US Army Corps of Engineers backs deepening of Mississippi River Ship Channel

21 August 2018 (Last Updated August 21st, 2018 14:26)

The US Army Corps of Engineers has signed its Final Economic Justification Report supporting the deepening of Mississippi River Ship Channel from the current 45ft to a depth of 50ft, which is the same depth of the expanded Panama Canal.

US Army Corps of Engineers backs deepening of Mississippi River Ship Channel
Mississippi River Ship Channel is expected to deepen to a depth of 50ft. Credit: Port of New Orleans Place New Orleans, Los Angeles, US.

The US Army Corps of Engineers has signed its Final Economic Justification Report supporting the deepening of Mississippi River Ship Channel from the current 45ft to a depth of 50ft, which is the same depth of the expanded Panama Canal.

US Army Corps of Engineers Civil Works director James Dalton, who signed the report, was quoted by nola.com as saying that the channel deepening project is expected to bring average annual benefits of $127.5m to the US economy, compared to average annual expenditures of $17.7m.

In the Director’s Report, Dalton has also recommended approval of funding for the project, which is planned to be developed with an investment of $237.7m.

As per the cost-sharing provisions of Section 101 of the US Water Resources Development Act, the federal and non-federal shares in the project are $118.1m and around $39.4m, respectively.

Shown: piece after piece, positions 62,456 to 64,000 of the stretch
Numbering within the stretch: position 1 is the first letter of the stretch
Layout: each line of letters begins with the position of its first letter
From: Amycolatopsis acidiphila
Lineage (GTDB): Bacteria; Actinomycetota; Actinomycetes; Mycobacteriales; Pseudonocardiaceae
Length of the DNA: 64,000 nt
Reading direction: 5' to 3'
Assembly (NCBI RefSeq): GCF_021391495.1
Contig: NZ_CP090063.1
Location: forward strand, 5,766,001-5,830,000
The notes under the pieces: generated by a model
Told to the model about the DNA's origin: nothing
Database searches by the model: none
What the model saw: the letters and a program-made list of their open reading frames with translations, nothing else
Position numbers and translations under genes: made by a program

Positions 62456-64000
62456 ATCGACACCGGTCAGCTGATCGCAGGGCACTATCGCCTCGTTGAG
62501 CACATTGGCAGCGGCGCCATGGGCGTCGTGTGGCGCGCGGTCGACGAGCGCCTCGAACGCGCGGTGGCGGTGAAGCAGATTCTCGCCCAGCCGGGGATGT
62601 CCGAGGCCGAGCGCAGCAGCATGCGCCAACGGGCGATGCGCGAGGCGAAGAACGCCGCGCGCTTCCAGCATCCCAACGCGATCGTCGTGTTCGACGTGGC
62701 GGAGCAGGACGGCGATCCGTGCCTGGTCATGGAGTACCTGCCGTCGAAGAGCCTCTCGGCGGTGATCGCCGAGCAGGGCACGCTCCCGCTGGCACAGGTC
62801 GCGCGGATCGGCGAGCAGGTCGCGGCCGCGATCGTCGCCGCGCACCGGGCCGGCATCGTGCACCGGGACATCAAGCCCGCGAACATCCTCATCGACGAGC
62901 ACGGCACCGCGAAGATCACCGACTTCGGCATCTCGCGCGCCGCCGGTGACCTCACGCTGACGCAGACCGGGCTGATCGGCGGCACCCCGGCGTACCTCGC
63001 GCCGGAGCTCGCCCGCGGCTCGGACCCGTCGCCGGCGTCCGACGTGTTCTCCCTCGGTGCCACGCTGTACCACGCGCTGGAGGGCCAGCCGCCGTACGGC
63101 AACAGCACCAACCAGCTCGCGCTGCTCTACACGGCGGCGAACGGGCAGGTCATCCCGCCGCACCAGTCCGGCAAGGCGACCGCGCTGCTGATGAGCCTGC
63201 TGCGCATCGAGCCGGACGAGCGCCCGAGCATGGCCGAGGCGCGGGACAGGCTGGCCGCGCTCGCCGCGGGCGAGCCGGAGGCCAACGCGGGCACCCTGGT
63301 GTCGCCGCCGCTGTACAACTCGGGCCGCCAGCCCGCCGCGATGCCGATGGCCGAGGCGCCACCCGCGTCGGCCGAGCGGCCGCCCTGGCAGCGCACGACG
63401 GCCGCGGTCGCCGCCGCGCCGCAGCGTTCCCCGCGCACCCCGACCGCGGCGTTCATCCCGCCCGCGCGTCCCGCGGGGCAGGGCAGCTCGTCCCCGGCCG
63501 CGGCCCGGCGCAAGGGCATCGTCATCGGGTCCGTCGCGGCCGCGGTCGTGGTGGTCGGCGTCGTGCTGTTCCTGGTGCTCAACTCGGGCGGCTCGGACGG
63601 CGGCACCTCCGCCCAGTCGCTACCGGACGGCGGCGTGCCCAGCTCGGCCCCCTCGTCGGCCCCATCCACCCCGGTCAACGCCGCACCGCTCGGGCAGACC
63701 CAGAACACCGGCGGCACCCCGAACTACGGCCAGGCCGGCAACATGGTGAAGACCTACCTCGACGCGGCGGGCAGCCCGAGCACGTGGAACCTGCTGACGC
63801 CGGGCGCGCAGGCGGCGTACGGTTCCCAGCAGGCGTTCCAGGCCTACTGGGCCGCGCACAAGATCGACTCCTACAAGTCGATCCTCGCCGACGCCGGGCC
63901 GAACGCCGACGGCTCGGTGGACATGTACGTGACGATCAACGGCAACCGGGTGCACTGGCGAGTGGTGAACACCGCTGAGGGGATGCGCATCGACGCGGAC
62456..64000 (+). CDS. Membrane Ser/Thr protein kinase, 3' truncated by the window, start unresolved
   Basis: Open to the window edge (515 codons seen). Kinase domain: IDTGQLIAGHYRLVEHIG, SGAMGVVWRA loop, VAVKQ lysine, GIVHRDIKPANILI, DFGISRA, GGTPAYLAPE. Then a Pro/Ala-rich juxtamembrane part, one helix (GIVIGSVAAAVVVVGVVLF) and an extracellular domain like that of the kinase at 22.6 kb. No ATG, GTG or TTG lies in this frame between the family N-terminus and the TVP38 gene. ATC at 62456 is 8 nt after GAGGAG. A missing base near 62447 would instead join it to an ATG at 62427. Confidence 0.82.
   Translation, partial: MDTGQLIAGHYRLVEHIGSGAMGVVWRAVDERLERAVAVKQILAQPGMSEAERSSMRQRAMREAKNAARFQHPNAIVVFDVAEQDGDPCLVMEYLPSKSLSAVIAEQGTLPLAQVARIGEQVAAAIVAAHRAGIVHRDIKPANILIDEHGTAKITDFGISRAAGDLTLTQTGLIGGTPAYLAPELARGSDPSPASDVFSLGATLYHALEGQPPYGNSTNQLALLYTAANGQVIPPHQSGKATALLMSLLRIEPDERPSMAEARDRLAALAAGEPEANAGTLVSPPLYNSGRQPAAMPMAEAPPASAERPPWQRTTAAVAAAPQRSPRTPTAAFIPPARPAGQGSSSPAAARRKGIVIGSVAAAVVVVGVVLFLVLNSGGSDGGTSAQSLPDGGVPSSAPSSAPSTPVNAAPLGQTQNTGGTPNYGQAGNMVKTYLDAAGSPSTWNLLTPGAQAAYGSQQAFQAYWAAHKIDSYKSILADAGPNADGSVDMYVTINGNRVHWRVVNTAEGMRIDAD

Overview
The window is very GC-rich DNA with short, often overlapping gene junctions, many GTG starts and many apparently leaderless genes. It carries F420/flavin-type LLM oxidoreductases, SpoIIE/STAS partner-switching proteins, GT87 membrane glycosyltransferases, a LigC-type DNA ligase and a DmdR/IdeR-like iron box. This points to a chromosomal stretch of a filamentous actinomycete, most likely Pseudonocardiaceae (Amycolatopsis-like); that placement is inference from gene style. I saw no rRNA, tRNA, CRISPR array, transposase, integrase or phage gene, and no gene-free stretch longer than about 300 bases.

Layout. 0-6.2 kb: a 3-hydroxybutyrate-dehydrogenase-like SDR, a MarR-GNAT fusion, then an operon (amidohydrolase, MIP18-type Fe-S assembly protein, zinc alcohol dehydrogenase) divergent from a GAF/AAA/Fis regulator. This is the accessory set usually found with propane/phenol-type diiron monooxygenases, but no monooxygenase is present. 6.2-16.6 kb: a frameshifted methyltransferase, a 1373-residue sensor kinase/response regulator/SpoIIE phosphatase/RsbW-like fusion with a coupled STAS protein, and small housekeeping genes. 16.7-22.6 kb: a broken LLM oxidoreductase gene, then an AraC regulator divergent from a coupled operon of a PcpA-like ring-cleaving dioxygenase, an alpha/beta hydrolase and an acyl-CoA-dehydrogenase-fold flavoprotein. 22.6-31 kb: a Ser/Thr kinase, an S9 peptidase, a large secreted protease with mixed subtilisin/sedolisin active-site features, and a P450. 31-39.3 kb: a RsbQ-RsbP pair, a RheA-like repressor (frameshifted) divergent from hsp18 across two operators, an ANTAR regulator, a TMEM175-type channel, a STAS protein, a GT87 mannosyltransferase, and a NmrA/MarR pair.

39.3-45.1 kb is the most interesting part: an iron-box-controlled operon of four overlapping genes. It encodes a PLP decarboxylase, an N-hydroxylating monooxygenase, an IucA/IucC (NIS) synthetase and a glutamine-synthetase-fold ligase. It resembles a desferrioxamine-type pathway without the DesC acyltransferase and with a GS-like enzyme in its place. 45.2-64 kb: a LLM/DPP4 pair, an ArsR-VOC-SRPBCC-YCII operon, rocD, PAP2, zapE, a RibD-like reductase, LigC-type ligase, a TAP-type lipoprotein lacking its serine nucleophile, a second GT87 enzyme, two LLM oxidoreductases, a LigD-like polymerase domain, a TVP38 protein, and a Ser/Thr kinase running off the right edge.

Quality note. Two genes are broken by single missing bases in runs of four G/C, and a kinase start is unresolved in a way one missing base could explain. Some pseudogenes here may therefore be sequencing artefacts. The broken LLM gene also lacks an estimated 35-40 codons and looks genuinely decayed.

In its report, the Corps has identified the benefit-to-cost ratio of the project at 7.2 to one.

“This project will help to make our world-renowned port system even more competitive.”

Louisiana Governor John Bel Edwards said: “One in five jobs in Louisiana is tied to our ports and this project will help to make our world-renowned port system even more competitive, while creating opportunities for manufacturers, growers and producers who rely on our ports up and down the entire Mississippi River.”

The Mississippi River Ship Channel deepening project is designed to offer a draft of 50ft from the Gulf of Mexico upriver 256 miles to the Port of Greater Baton Rouge in Louisiana.

Material dredged from 30 miles of the project near the Mouth of the Mississippi River are planned to be used to develop around 1,462 acres of new marsh habitat.

The Lower Mississippi River currently hosts four of the US’ top 15 ports in terms of annual tonnage, facilitating the movement of more than 500 million tonnes of cargo, which comprises 60% of the country’s grain and is connected to 14,500 miles of inland navigable waterways.